Prague - Declassified files show that Karel Gott's psychiatrist in 1971 told the communist-era secret police, StB, that the pop music star suffered from a sexual deviation. The discovery of the interrogation transcript by Aktuálně.cz suggests that the regime may have used the information to blackmail Gott and to enforce his return to Czechoslovakia from West Germany, where he had emigrated shortly before.
"Karel Gott suffered and probably still suffers from a sexual deviation," Zdeněk Dytrych told the secret police on 11 August 1971. He did not disclose the nature of the deviation, telling the interrogators that as a physician he was bound by confidentiality. Still, the psychiatrist added that Gott's condition had "a decisive influence on his actions, particularly in his private life". Dytrych told the agents that he had "introduced Gott to the artistic career ... which I considered to be the only solution from the point of his medical condition".
Gott says diagnosis was fake
Gott has now confirmed for Aktuálně.cz that he was Dytrych's patient and friend in the 1950s, before he became a professional singer and while he worked as an electrician at ČKD.
"I sought his advice on certain issues of mainly personal nature," says Gott.
He insists that he and Dytrych agreed on a fake psychiatric diagnosis that would help Gott leave his job and start a career as a singer.
"After the state paid for your apprentice training, you were not allowed to quit the factory for some time. This was the only way to do it."
Dytrych is no longer alive and it is impossible to tell why he testified the way he did. StB files show that he was registered as an StB agent, acting under codenames Petr and Tantal-1.
Cyril Höschl, director of a psychiatric clinic where Dytrych worked before his death, says:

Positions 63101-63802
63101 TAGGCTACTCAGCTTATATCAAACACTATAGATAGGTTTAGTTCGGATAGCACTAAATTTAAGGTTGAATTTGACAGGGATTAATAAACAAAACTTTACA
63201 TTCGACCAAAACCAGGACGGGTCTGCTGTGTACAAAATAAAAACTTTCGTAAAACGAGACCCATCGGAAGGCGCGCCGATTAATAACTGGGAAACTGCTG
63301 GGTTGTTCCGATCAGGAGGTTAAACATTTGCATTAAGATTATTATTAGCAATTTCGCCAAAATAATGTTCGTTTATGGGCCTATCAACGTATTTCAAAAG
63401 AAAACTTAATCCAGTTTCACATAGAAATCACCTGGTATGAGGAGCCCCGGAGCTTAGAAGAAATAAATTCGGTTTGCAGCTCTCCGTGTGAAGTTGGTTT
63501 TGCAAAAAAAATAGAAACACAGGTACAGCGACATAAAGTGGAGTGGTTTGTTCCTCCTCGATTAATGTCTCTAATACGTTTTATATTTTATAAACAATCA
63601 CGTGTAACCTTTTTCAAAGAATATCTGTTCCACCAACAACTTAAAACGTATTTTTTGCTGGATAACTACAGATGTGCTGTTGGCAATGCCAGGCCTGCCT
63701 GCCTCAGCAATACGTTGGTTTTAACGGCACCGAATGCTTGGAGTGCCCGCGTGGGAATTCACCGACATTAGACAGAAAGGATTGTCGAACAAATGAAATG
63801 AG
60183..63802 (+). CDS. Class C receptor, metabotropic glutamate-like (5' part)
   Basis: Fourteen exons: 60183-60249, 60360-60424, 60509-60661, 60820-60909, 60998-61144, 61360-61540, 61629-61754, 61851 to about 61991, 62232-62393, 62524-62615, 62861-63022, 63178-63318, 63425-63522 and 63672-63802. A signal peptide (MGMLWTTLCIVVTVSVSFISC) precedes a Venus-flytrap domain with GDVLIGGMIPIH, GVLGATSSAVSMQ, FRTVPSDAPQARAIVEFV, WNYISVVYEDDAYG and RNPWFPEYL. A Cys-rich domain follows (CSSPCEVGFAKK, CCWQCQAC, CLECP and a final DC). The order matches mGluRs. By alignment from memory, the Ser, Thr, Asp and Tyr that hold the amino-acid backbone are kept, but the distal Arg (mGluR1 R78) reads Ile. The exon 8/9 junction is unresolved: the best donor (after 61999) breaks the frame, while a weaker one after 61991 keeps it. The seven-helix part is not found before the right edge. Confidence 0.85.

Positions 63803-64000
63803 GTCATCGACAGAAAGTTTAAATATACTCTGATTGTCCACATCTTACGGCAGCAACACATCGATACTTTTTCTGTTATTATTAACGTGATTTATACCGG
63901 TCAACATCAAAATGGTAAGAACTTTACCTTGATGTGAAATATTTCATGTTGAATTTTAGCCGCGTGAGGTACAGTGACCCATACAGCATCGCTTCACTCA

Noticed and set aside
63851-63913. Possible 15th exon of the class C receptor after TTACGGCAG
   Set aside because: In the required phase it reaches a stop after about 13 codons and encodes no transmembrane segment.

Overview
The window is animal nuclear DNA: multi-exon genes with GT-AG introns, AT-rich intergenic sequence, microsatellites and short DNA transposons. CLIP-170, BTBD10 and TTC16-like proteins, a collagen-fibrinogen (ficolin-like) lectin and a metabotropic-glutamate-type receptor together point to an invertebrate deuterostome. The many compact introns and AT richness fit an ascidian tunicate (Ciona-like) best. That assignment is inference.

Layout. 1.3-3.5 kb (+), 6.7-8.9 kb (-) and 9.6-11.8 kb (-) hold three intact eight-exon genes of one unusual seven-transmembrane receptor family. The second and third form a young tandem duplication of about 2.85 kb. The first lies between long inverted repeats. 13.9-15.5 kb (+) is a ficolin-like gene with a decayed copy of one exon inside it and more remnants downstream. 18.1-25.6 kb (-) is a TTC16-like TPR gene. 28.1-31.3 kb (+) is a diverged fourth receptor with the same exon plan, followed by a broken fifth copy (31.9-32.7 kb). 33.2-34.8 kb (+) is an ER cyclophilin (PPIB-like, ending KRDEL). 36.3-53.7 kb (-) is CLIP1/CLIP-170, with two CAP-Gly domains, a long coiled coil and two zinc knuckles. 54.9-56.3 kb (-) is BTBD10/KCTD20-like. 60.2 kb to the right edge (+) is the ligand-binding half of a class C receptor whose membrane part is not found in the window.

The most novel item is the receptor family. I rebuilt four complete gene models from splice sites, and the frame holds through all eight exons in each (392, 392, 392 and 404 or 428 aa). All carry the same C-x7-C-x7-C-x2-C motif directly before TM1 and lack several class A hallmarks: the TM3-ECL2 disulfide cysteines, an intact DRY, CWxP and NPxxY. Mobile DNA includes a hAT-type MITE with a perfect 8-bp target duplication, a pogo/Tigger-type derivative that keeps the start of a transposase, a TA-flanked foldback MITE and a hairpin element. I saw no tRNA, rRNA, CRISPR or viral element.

"[Dytrych] loved beautiful and big cars; he admired America in all its aspects and tried to reconcile these passions with the life reality of the 1970s Czechoslovakia, which was not always easy."
Gott says he does not mind that Dytrych revealed his diagnosis to the interrogators. He insists it was fake and the secret police never used it against him. "They did not blackmail me; they never wanted anything," says the singer. "They showed no interest in me. I didn't dance with that lot."
Dytrych and about 20 other friends and relatives were interrogated in 1971 after Gott failed to return from a trip in the West, which was regarded as an act of defection. The singer claims he has never seen his file nor Dytrych's testimony.
"I haven't seen the file. I fear that if I take a look I will lose all illusions."
Collaborator, or rebel?
The discovery of the StB file adds to earlier speculations that the regime used sensitive information against Gott. Former Czechoslovak spy Josef Frolík, who in 1969 defected and worked for the US and UK intelligence services, told the US Senate in 1975: "The popular Czechoslovak singer Karel Gott is an StB agent, recruited in 1960 with the help of compromising information (he had been convicted of exhibitionism)."
It remains unclear whether Gott in any way collaborated with the communist regime. He returned from the West in the autumn of 1971 after the Czechoslovak leader Gustáv Husák promised Gott would not be prosecuted for his attempted defection and would be able to go on with his singing, including international tours. There is no direct evidence that Gott had to promise something in return.
In 1977, the idol of the state-controlled show business industry signed the Anticharta, a petition opposing Václav Havel's Charter 77. Many celebrities joined the Anticharta out of fear they would otherwise be banned from the limelight. Later in the year, Husák decorated Gott with the title of an Artist of Merit; in 1985 Gott was the first pop singer named a National Artist, a title previously reserved for serious arts.
Gott occasionally showed signs of political disobedience. He included some banned songs by Jiří Suchý on one of his albums, and asked Suchý to christen it, although this meant the state-run television refused to broadcast the event. The communist-era files include a report on an incident at Prague Airport in which Gott verbally attacked a man wearing a Lenin badge. The singer chided the man for associating himself with a country that had invaded Czechoslovakia with tanks in 1968.
Finally, in January 1989 Gott refused to publicly denounce anti-regime demonstrations held during the anniversary of Jan Palach's self-immolation. In November of the same year, when it was not yet clear whether the regime would fold, he sang the Czech anthem at an anti-regime rally on Prague's Wenceslas Square, an act of disobedience that other singers shrank away from.